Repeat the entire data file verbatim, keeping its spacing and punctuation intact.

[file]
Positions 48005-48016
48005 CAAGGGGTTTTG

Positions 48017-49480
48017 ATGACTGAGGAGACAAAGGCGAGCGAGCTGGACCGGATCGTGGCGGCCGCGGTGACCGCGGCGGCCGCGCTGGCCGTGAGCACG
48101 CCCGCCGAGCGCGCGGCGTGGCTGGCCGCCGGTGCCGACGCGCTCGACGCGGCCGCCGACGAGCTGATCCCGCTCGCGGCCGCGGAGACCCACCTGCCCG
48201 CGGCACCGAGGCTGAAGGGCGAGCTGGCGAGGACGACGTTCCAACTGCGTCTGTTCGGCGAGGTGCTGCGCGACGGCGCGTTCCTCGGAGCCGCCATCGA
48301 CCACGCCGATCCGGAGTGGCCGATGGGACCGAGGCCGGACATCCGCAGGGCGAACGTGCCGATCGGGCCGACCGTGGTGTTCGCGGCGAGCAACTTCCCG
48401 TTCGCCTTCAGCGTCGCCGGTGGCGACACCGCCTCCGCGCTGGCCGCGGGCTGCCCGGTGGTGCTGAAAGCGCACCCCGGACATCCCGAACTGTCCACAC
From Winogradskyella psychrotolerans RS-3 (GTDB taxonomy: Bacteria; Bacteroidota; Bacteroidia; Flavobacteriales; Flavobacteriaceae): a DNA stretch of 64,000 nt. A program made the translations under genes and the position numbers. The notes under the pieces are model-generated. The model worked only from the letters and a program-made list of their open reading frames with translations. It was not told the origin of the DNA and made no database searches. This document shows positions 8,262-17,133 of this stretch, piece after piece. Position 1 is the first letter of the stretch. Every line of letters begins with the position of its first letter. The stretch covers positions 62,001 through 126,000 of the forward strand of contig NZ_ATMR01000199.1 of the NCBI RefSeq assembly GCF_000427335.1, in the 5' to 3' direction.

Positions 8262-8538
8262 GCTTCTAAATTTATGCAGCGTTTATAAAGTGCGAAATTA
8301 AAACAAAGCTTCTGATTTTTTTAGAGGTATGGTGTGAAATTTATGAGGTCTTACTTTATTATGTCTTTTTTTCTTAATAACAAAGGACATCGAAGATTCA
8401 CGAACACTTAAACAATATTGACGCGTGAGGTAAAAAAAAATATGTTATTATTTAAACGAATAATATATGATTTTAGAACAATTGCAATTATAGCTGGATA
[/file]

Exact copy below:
Positions 48005-48016
48005 CAAGGGGTTTTG

Positions 48017-49480
48017 ATGACTGAGGAGACAAAGGCGAGCGAGCTGGACCGGATCGTGGCGGCCGCGGTGACCGCGGCGGCCGCGCTGGCCGTGAGCACG
48101 CCCGCCGAGCGCGCGGCGTGGCTGGCCGCCGGTGCCGACGCGCTCGACGCGGCCGCCGACGAGCTGATCCCGCTCGCGGCCGCGGAGACCCACCTGCCCG
48201 CGGCACCGAGGCTGAAGGGCGAGCTGGCGAGGACGACGTTCCAACTGCGTCTGTTCGGCGAGGTGCTGCGCGACGGCGCGTTCCTCGGAGCCGCCATCGA
48301 CCACGCCGATCCGGAGTGGCCGATGGGACCGAGGCCGGACATCCGCAGGGCGAACGTGCCGATCGGGCCGACCGTGGTGTTCGCGGCGAGCAACTTCCCG
48401 TTCGCCTTCAGCGTCGCCGGTGGCGACACCGCCTCCGCGCTGGCCGCGGGCTGCCCGGTGGTGCTGAAAGCGCACCCCGGACATCCCGAACTGTCCACAC
From Winogradskyella psychrotolerans RS-3 (GTDB taxonomy: Bacteria; Bacteroidota; Bacteroidia; Flavobacteriales; Flavobacteriaceae): a DNA stretch of 64,000 nt. A program made the translations under genes and the position numbers. The notes under the pieces are model-generated. The model worked only from the letters and a program-made list of their open reading frames with translations. It was not told the origin of the DNA and made no database searches. This document shows positions 8,262-17,133 of this stretch, piece after piece. Position 1 is the first letter of the stretch. Every line of letters begins with the position of its first letter. The stretch covers positions 62,001 through 126,000 of the forward strand of contig NZ_ATMR01000199.1 of the NCBI RefSeq assembly GCF_000427335.1, in the 5' to 3' direction.

Positions 8262-8538
8262 GCTTCTAAATTTATGCAGCGTTTATAAAGTGCGAAATTA
8301 AAACAAAGCTTCTGATTTTTTTAGAGGTATGGTGTGAAATTTATGAGGTCTTACTTTATTATGTCTTTTTTTCTTAATAACAAAGGACATCGAAGATTCA
8401 CGAACACTTAAACAATATTGACGCGTGAGGTAAAAAAAAATATGTTATTATTTAAACGAATAATATATGATTTTAGAACAATTGCAATTATAGCTGGATA